2013] THE CASE FOR PLURALISM AND BALANCING 537
Normative legal theories aim to say what the law should be. They make
proposals for changing the law and provide standards for evaluating existing
laws and other proposals. They currently dominate the leading legal
scholarship. It is important to understand what successful such theories
would look like. By making it possible to justify and criticize laws soundly,
normative legal theories undergird the legal system’s legitimacy.1
On one dimension, there are only two kinds of theories—“pluralist” and
“monist.” Robust pluralist theories take all relevant values into account and
balance them when they compete.2 A pluralist theory of contract law, for
example, might consider freedom of and freedom from contract,
contractual security, fairness, and Rule of Law values, including
administrability.3 The only relevant alternative type of theory is a monist
theory. A monist theory takes one and only one value into account and,
consequently, hopes to avoid balancing competing values. A monist theory
of contract law, for example, might rest on economic efficiency, autonomy,
promise, consent, transfer, Aristotelian ethics, or reliance.4
Over the last four decades, monist theories have proliferated, notably
those based on efficiency.5 Monists object to pluralist theories’ need to
1. See infra note 7 and accompanying text.
2. There are several varieties of pluralism. See infra Part II.B. This Article uses “pluralism”
in its robust, external sense.
3. See, e.g., STEVEN J. BURTON, ELEMENTS OF CONTRACT IN TERPRETATION, at xi, 2, 185
(2009) [hereinafter ELEMENTS]; MICHAEL J. TREBILCOCK, THE LIMITS OF FREEDOM OF
CONTRACT (1993); Melvin A. Eisenberg, The Theory of Contracts, in THE THEORY OF CONTRACT
LAW: NEW ESSAYS 206 (Peter Benson ed., 2001); see also Leon Trakman, Pluralism in Contract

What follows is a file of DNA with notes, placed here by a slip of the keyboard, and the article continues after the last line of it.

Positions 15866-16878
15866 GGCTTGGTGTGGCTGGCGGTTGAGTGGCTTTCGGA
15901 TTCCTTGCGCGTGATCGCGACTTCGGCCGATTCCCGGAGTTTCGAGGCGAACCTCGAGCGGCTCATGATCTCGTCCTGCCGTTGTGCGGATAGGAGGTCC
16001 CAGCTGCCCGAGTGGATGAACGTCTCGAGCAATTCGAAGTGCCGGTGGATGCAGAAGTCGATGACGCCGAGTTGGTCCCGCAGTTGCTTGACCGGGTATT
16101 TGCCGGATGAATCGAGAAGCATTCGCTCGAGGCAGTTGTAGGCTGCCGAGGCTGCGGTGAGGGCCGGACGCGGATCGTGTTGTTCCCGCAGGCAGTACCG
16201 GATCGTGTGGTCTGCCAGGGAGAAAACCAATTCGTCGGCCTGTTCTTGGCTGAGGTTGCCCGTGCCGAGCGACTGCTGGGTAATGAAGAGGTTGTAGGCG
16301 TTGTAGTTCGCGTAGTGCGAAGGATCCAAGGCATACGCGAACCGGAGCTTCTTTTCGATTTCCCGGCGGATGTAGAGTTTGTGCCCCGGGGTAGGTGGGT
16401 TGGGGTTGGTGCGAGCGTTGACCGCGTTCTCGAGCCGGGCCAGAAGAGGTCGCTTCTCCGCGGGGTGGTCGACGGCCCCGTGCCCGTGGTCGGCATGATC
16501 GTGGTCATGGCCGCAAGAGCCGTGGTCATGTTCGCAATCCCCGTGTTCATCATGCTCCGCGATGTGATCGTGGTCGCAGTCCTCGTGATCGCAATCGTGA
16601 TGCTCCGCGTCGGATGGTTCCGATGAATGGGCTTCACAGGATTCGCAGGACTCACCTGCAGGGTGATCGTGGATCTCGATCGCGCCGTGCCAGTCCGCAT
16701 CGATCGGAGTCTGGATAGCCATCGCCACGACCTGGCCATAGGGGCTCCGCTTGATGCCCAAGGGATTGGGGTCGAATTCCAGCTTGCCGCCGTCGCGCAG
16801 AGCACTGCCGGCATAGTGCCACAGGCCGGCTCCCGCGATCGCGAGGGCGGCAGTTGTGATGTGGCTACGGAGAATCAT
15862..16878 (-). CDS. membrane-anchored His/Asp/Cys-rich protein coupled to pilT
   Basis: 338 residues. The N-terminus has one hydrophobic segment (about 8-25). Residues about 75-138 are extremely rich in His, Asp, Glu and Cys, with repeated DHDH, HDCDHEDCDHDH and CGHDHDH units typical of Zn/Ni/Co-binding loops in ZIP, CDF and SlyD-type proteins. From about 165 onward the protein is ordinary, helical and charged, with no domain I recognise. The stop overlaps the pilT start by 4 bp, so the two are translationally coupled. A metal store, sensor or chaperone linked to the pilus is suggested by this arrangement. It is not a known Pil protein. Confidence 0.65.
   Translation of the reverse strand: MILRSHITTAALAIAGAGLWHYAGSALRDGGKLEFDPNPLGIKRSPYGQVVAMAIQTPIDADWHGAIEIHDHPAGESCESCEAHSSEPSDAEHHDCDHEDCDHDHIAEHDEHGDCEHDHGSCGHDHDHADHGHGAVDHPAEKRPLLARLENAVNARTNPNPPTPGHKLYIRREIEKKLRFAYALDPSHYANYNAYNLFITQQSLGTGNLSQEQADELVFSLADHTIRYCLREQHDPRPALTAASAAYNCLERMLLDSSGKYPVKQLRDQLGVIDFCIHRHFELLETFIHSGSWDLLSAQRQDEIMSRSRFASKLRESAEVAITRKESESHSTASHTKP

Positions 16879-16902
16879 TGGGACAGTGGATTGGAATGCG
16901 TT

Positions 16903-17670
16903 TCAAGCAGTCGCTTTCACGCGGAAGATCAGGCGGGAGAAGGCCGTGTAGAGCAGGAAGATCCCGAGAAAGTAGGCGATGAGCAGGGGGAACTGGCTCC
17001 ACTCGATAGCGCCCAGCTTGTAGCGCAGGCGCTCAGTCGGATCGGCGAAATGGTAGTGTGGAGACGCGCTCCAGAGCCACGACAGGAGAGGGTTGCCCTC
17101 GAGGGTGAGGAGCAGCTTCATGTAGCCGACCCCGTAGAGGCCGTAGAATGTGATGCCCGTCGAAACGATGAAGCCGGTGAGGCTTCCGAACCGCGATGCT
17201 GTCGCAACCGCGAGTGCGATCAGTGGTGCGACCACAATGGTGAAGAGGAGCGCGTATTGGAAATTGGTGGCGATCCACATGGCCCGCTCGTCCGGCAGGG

Law, 58 BUFF. L. REV. 1031, 1062 (2010); Nathan Oman, Unity and Pluralism in Contract Law,
103 MICH. L. REV. 1483 (2005) (reviewing STEPHEN A. SMITH, CONTRACT THEORY (2004)).
Professor Gregory S. Alexander presents Aristotelian ethics as a kind of pluralism because it
encompasses several virtues. Gregory S. Alexander, Pluralism and Property, 80 FORDHAM L. REV.
4. See, e.g., CHARLES FRIED, CONTRACT AS PROMISE: A THEORY OF CONTRACTUAL
OBLIGATION (1981) (autonomy); GRANT GILMORE, THE DEATH OF CONTRAC T (1974)
(reliance); JAMES GORDLEY, THE PHILOSOPHICAL ORIGINS OF MODERN CONTRACT DO CTRINE
(1991) (Aristotelian ethics); RICHARD A. POSNER, ECONOMIC ANALYSIS OF LAW 93–142 (7th ed.
2007) (efficiency); STEPHEN A. SMITH, CONTRACT THEORY (2004) (promise); Randy E. Barnett,
A Consent Theory of Contract, 86 COLUM. L. REV. 269 (1986) (consent); Peter Benson, The Unity of
Contract Law, in THE THEORY OF CONTRACT LAW: NEW ESSAYS, supra note 3, at 118 (transfer);
Chapin F. Cimino, Virtue and Contract Law, 88 OR. L. REV. 703 (2009) (virtue). See generally
ROBERT A. HILLMAN, THE RICHNESS OF CONTRACT LAW: AN ANALYSIS AND CRITIQUE OF
CONTEMPORARY THEORIES OF CONTRACT LAW (1997). Professor Melvin A. Eisenberg has
suggested that Oliver Wendell Holmes, Jr. was a monist in a much broader way, encompassing
the entire common law. Melvin Aron Eisenberg, The Responsive Model of Contract Law, 36 STAN .
L. REV. 1107, 1108–09 (1984) (citing O.W. HOLMES, JR., THE COMMON LAW 49–59 (1881)).
5. “Efficiency” is not a unitary value. Versions of efficiency include Pareto optimality,
Pareto superiority, Kaldor–Hicks efficiency, and wealth maximization. Each of these versions
embodies a slightly different value. A well-done monist efficiency theory would em brace only